As to the cause of heart failure, unlike most reports from Africa [10, 14], where hypertension dominates, the most common underlying etiology in our study was ischemic heart disease (41.7%) followed by rheumatic heart disease (18.7%) and idiopathic dilated cardiomyopathy (14.7%).

In our study, the presence of any complications at admission was strongly associated with mortality, as those patients admitted with complication were 5.25 times more likely to die as compared to those patients admitted without complication. This finding was also evidenced from a study conducted in Brazil, which showed that the nonsurvivor group had more complications during hospitalization, such as pulmonary thromboembolism, need for dialysis, and respiratory infection [11].

The presence of cardiogenic shock was another factor found to be strongly associated with mortality in our study. Patients without cardiogenic shock were 98.4% less likely to die as compared to those patients with cardiogenic shock. This finding goes in line with findings from other studies such as a study from Italy on in-patient outcome of AHF which reported the highest mortality rate (23.8%) in patients with cardiogenic shock. A strong association was also found between in-hospital mortality and SBP [16]. The Euro Heart Failure Survey II also found that, among clinical groups, in-hospital mortality was extremely high in cardiogenic shock patients (39.6%) [9].

Furthermore, LVEF was also found to be a strongly associated factor with mortality in our study. It was revealed that patients with a higher ejection fraction of 30–50% were 88.8% less likely to die as compared to those patients with lower ejection fraction, ≤30. Other studies also noted this similar effect of lower LVEF on mortality. As an example, a report from India showed that the severity of systolic dysfunction was among the strong predictors of in-hospital mortality [12]. Another evidence comes from Nigeria in 2007 on hospitalized AHF patients in which all the reported deaths had an LVEF ≤40. [17]. But, these results should be interpreted cautiously since LVEF has many limitations in assessing left ventricular function including inter-and intraobserver variability, its dependence on preload and after load, and image quality. Moreover, pathophysiologic classification of heart failure may also be inaccurate [1820].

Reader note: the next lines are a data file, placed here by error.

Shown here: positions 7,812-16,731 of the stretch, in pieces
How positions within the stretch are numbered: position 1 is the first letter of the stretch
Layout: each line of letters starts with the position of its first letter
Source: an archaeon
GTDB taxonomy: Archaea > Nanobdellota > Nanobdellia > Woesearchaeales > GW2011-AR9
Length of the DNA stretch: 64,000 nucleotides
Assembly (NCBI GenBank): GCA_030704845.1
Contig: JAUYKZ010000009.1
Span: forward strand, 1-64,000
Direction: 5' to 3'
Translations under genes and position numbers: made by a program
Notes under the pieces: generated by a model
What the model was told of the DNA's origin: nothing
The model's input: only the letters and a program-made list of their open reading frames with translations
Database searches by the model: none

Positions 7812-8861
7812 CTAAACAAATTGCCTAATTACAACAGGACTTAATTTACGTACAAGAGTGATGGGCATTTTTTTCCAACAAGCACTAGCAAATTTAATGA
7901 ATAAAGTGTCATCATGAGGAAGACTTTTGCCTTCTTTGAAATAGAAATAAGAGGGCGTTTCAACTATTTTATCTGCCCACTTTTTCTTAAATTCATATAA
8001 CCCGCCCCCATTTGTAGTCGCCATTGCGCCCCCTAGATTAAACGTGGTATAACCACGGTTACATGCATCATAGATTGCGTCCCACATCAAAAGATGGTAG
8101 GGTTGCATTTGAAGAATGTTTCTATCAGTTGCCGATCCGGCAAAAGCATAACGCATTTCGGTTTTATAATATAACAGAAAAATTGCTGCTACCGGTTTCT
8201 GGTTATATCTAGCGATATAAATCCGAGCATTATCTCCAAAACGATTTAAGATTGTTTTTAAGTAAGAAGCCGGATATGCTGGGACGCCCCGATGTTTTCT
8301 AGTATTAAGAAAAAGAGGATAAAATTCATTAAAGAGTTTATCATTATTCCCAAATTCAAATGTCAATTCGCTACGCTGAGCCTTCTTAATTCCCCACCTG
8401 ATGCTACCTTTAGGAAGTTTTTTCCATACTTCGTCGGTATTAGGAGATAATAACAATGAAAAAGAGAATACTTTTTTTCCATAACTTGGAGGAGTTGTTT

4.1. Limitation of the Study

Difficulty of ascertaining the reliability of recorded secondary data and cross-sectional nature of the study design which fails to show clear temporality of the factors associated with in-hospital mortality are some of the limitations of the study.

5. Conclusions

The findings of our study revealed an unacceptably high in-hospital mortality rate among patients hospitalized with heart failure. Moreover, the presence of complications at admission, cardiogenic shock, and a lower LVEF were found to have a statistically significant association with in-hospital mortality among patients admitted with heart failure.


ACE:Angiotensin-converting enzyme
ACS:Acute coronary syndrome
AF:Atrial fibrillation
ACEI:Angiotensin-converting enzyme inhibitor
ADHF:Acute decompensated heart failure
AHF:Acute heart failure
AKI:Acute kidney injury
ALP:Alkaline phosphatase
ALT:Alanine transaminase
AMI:Acute myocardial infarction
AOR:Adjusted odds ratio
AST:Aspartate transaminase
BNP:Brain natriuretic peptide
BP:Blood pressure
BUN:Blood urea nitrogen
CI:Confidence interval
CKD:Chronic kidney injury
COPD:Chronic obstructive pulmonary disease
CVD:Cardiovascular diseases
DCM:Dilated cardiomyopathy
EF:Ejection fraction
eGFR:Estimated glomerular filtration rate
HF:Heart failure
HHD:Hypertensive heart disease
IHD:Ischemic heart disease
JUMC:Jimma University Medical Centre